The Inside Story Of The Rolling Thunder Revue as told by Rob Stoner: Part 3

Last year Martin Scorsese’s film, Rolling Thunder Revue: A Bob Dylan Story, made its debut, briefly in selected cinemas and on Netflix. The film featured stunning live footage of Dylan during the 1975 concerts, but it also included segments that were complete fabrications. The 13th Floor’s Marty Duda tracked down band leader and bass player Rob Stoner to get the inside story of both the Rolling Thunder Revue – and the making of Scorsese’s film. Here is the third and final part of the interview.

If you missed part one, you can find it HERE. Part two is HERE.

For a quick update…The Rolling Thunder Revue was a series of concerts in late 1975 and early 1976 featuring Bob Dylan and a rag-tag bunch of supporting musicians. These included Roger McGuinn, Mick Ronson, T Bone Burnett, David Mansfield, Joan Baez, Ramblin’ Jack Elliott and others. I was fortunate enough to catch a show, on November 17, 1975, in which Joni Mitchell made a guest appearance.

Many folks who saw Scorsese’s film were either confused or angered by the fabrications presented, including myself. Click here to read the review I published on The 13th Floor after seeing the film.

Click here to listen to the interview with Rob Stoner:

All of this first-hand information about Rollling Thunder is fascinating, but it still doesn’t really shine a light on what makes Dylan, Dylan. Rob Stoner attempts to explain.

RS: Well, he’s not like other people. He’s… I’ve never met a human being like him, man. He’s like… super smart – he’s a fuckin’ genius. He’s definitely the smartest person I ever met. He’s um… because of that, he’s kinda lonely. Because he can’t relate to a lot of people. So therefore, he’s a little impatient with the rest of the world, because he’s operating on a whole other level from other people. And he has an incredible amount of… I mean, this special quality imbues him with a charisma that is unique. I mean, when the guy’s just like, sitting in a room, there’s like a glow or some shit, an aura coming off him. I mean, he could be a regular guy, you know. He could sit down and share a beer with you if he knows you and shit, and he can even do that with strangers. I’ve seen him do that. But most of the time, he’s just like this guy who’s from another planet or something.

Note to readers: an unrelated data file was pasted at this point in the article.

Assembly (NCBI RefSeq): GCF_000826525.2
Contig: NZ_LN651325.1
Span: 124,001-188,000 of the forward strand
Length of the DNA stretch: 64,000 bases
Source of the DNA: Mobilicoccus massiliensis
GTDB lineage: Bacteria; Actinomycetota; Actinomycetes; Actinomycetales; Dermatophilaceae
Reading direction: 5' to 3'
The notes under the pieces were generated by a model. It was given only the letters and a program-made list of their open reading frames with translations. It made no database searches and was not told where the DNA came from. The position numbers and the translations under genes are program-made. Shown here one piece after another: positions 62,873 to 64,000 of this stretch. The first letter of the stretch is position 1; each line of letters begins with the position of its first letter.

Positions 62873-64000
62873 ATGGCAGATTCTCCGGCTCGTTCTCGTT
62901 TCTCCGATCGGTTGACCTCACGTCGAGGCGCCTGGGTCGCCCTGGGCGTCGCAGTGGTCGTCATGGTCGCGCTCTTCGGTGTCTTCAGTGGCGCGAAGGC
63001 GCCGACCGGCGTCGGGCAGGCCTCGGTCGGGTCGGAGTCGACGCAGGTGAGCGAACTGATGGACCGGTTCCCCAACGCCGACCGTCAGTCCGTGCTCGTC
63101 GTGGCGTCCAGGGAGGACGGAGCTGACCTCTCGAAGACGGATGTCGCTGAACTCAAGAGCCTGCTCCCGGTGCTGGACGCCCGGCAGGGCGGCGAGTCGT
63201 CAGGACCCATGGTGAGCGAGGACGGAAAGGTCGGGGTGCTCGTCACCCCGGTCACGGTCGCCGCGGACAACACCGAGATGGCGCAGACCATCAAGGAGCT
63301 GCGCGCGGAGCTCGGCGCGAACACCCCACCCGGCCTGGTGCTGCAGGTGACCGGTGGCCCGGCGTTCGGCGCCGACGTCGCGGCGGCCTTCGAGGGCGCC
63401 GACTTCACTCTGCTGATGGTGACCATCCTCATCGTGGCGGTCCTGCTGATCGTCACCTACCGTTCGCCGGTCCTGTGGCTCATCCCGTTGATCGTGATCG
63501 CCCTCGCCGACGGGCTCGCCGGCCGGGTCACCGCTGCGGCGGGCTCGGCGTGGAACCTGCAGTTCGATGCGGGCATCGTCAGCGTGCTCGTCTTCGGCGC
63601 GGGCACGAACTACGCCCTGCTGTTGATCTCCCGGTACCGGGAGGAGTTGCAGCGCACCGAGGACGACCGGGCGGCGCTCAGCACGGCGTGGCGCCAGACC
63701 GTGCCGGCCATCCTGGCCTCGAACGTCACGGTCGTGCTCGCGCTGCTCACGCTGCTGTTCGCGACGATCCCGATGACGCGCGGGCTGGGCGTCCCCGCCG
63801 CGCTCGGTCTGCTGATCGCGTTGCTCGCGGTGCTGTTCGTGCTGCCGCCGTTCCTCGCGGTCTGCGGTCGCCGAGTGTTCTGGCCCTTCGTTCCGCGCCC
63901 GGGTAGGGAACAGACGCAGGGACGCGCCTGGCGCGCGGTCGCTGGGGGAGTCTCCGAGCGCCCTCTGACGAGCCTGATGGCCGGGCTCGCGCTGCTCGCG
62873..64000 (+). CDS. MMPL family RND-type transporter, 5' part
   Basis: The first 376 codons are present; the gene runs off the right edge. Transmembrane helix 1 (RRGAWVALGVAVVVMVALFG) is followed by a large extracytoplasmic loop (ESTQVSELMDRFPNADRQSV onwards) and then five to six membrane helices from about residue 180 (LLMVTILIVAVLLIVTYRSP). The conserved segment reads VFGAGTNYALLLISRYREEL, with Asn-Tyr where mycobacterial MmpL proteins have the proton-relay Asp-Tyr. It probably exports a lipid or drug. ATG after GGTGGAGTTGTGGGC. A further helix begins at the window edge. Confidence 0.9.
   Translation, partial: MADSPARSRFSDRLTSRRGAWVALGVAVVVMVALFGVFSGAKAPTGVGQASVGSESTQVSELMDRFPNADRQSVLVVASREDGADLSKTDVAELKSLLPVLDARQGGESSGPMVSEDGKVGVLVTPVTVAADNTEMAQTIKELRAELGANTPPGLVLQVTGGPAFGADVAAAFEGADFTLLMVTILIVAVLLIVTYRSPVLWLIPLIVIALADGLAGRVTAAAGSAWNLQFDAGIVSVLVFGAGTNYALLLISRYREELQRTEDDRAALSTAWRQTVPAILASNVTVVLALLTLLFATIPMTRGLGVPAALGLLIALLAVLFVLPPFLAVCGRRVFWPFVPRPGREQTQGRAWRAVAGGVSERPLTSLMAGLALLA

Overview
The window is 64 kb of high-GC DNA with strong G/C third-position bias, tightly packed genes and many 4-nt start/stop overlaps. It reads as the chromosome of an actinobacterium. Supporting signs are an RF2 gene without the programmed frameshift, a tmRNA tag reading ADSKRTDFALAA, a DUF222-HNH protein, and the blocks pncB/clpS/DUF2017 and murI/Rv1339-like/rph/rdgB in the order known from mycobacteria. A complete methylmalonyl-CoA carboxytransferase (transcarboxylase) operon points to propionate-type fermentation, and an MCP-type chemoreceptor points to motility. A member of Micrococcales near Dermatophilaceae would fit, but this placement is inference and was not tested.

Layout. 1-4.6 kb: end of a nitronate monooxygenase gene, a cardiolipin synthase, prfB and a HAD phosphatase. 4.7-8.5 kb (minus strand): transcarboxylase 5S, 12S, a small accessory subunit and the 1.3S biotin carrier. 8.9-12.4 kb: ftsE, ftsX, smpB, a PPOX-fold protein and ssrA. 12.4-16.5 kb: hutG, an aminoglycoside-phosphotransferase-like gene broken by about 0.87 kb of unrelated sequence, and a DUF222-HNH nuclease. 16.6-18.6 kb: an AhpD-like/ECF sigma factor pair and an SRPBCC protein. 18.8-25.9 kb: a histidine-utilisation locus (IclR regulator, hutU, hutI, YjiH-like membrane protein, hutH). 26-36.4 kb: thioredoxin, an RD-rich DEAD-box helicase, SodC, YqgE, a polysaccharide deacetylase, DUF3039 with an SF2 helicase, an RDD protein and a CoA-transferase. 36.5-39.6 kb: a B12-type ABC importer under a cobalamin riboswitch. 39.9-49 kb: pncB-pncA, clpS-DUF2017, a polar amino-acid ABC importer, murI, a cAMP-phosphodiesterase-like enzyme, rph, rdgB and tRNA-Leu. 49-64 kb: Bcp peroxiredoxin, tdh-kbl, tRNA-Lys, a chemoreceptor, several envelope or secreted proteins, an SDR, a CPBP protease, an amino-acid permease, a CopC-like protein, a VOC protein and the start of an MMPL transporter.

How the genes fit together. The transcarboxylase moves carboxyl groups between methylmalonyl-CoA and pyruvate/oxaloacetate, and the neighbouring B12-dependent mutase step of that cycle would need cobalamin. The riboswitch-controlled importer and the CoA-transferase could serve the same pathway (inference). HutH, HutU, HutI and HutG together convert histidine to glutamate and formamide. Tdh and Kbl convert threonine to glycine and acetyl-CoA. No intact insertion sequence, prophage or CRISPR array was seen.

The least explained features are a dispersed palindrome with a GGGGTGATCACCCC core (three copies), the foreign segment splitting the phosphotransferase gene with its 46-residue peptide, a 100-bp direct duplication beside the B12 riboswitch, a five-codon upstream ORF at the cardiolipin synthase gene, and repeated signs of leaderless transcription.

MD: That’s fantastic. And you stayed with him for a while. You and Steven Soles and David Mansfield continued…

RS: Yeah, we did another tour after the second Rolling Thunder Tour. We did this World Tour thing.

MD: The Live At Budokan thing came from that.

RS: Yeah, yeah, yeah.

MD: And what was he like there? I mean, how was that different? It must’ve been tremendously different.

RS: Uh – by then, totally into… just – that was just… you know they call that the Alimony Tour? You remember that?

MD: Yep.

RS: Anyway, it’s been called that in the press. At that point, I mean, he had to come up with a lot of money. He had yet to really make any. The second Rolling Thunder tour was just to pay back all the money he lost on the first one, and so he had to come up with a lot of money. So he found himself a new manager, and he chose a manager, Jerry Weintraub, who also managed Elvis Presley, Frank Sinatra, Neil Diamond, all these big acts, big showbiz acts. And he figured, “Man, this is the business model I gotta go with.” So he signs with this guy, and takes his advice about what is the most profitable way for me to go out and exploit my name and make a lot of money. And Weintraub came up with the same formula that he used on those other acts I just mentioned, which is a slickly packaged, uniformed bands. You go out, you do your hits, you do it night after night after night, and just rake in the fucking money. Just maximum profit. And so that’s what that tour was about.

MD: I wonder what Weintraub thought after that, when he did his Christian rock thing.